“He has a silver chalice and a silver spoon,” King says. “And he eats brains like yogurt.”

Brainiac began a few years ago as a backyard homage to its namesake. At the time, King was managing a local lighting store and working on the side on documentaries, shorts, and talk shows.

He was also getting a little restless. “I’d always wanted to work on my own productions,” he says, “but when you’re doing Hollywood feature films and episodic television and tens of millions of dollars are swirling around, it seduces you away from your own projects.” He and Matt Bayan’s younger brother, Greg Bayan, started toying around with the idea of making a movie on their own.

“Our original conversations went like this: ‘Why don’t we create a monster?’ And then there was much laughter,” King recalls.

“All Terry originally wanted to do was get a home-movie camera, ham it up, and just have some fun,” Matt says. “And then it started to evolve.”

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But before he could make a serious monster movie, King needed to find a serious monster. An Octoman costume procured from a Halloween shop in Annandale, Va., was considered, purchased, and ultimately rejected. And CGI was out due to budget considerations—besides, King says, “we wanted to create something that existed in the real world, not on a computer monitor. Without sinking to the depths of Ed Wood Jr., we wanted to invent things using what we had available.”

In the spring of 2003, King and Greg Bayan went to a horror convention in Cleveland, he says, “to find out how plausible it was to get a real monster.” At the convention, Greg worked up the nerve to ask makeup-and-effects legend Tom Savini for help. The man behind Friday the 13th and Dawn of the Dead agreed, adopting the Brainiac as an educational exercise for students at Tom Savini’s Special Make-up Effects Program at the Douglas Education Center in Monessen, Pa.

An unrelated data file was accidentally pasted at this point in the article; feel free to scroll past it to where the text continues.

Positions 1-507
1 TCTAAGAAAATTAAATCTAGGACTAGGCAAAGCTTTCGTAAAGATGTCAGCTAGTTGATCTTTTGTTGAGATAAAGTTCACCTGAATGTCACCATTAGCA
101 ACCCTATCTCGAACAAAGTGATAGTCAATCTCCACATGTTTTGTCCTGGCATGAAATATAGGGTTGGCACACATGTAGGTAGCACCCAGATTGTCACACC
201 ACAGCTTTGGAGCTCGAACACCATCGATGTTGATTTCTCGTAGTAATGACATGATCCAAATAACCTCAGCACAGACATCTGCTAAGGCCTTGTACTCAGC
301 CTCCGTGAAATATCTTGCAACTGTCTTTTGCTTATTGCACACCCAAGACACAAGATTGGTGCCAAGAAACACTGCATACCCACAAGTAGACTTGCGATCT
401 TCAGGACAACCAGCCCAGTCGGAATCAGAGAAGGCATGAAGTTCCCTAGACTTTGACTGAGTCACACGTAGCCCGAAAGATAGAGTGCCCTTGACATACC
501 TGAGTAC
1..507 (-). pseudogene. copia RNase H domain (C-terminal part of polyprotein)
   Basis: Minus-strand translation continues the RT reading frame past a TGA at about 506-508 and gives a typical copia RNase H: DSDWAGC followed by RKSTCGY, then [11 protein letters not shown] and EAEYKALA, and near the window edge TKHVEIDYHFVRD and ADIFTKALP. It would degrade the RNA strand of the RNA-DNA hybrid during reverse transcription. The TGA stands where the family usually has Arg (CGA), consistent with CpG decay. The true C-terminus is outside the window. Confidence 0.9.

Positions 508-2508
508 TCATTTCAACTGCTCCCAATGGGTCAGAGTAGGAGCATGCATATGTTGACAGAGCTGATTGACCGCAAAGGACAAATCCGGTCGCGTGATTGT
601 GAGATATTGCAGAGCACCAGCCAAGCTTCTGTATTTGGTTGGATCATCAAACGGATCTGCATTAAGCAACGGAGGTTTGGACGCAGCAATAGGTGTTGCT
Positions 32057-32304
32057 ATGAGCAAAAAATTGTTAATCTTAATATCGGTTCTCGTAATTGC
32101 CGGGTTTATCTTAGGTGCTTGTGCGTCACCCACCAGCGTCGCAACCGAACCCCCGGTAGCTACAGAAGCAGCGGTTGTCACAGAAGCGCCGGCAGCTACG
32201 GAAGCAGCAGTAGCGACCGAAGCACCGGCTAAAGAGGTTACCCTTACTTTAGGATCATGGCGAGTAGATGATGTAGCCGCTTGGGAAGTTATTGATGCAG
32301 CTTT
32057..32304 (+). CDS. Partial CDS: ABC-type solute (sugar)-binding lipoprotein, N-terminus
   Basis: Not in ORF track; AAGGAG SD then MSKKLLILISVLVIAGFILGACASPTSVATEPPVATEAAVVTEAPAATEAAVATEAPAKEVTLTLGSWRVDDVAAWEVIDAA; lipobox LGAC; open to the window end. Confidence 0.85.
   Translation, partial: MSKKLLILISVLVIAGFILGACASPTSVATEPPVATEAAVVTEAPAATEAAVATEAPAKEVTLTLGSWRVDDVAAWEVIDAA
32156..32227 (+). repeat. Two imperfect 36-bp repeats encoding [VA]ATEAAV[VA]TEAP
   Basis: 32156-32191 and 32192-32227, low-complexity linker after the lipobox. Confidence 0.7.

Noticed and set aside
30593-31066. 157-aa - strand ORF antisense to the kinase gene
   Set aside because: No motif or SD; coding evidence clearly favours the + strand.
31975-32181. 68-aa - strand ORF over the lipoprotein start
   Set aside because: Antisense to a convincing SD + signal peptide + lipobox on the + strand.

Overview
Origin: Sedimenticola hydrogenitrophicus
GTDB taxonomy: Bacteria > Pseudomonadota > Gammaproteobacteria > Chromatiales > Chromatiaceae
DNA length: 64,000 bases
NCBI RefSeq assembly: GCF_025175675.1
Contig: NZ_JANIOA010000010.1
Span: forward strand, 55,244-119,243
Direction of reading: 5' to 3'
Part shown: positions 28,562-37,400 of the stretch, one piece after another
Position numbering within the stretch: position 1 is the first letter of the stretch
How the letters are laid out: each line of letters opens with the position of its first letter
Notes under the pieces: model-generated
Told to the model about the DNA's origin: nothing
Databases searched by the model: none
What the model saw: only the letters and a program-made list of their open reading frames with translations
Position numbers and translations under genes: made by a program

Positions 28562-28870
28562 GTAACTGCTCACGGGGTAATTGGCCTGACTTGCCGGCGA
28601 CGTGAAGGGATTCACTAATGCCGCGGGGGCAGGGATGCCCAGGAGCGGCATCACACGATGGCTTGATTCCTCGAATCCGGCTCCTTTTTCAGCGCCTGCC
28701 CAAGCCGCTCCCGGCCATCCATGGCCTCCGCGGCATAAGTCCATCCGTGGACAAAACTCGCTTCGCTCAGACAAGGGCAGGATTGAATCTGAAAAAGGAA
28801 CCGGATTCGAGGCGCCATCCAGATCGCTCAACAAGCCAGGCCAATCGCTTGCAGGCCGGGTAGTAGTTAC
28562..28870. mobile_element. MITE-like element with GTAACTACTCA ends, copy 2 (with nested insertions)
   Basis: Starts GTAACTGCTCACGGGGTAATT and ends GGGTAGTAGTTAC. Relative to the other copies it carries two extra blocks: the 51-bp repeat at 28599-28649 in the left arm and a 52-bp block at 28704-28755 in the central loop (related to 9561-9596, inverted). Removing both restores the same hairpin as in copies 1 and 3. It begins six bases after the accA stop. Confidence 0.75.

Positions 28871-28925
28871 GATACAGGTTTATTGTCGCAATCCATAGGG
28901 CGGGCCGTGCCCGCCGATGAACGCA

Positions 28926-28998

“As soon as Savini got involved, we had to fish or cut bait,” Matt says. “It just seemed like such an opportunity that they were going to produce a monster for us.”

The Brainiac team drew up an extensive monster wish list. “When they were asking for a design, they wanted it to have batlike features,” says Alli Amann, one of the students who designed the monster. “They wanted the brain to be exposed. And they wanted to have pulsating brain lobes. And they wanted some sort of sucker tongue that attached to the head like a leech. And claws.”

They got it all. The resulting creature, though a little pro-bono-ish around the edges, is thoroughly respectable: With mottled latex skin and deformed, meaty claws, the Brainiac can compete with any of the photogenic mutants that held audiences captive in the ’60s. “It is not a ridiculous monster,” King asserts. “It’s a good-looking monster.”

And unlike the reedy, halfassed proboscis the original Brainiac poked his victims with, the tongue Savini’s students created could credibly terrify an audience. “It’s really phallic and powerful,” King says admiringly.

Though they had originally planned to adhere to the original Brainiac’s script, the filmmakers found the demands of staging the extended 17th-century-Inquisition-trial scene to be overwhelming. With a simpler setting in mind, Matt and Greg spent two weeks revamping the script to focus a little closer to home—or more specifically, the home in Johnstown, Pa., Greg shares with their mother, Nikki Bayan.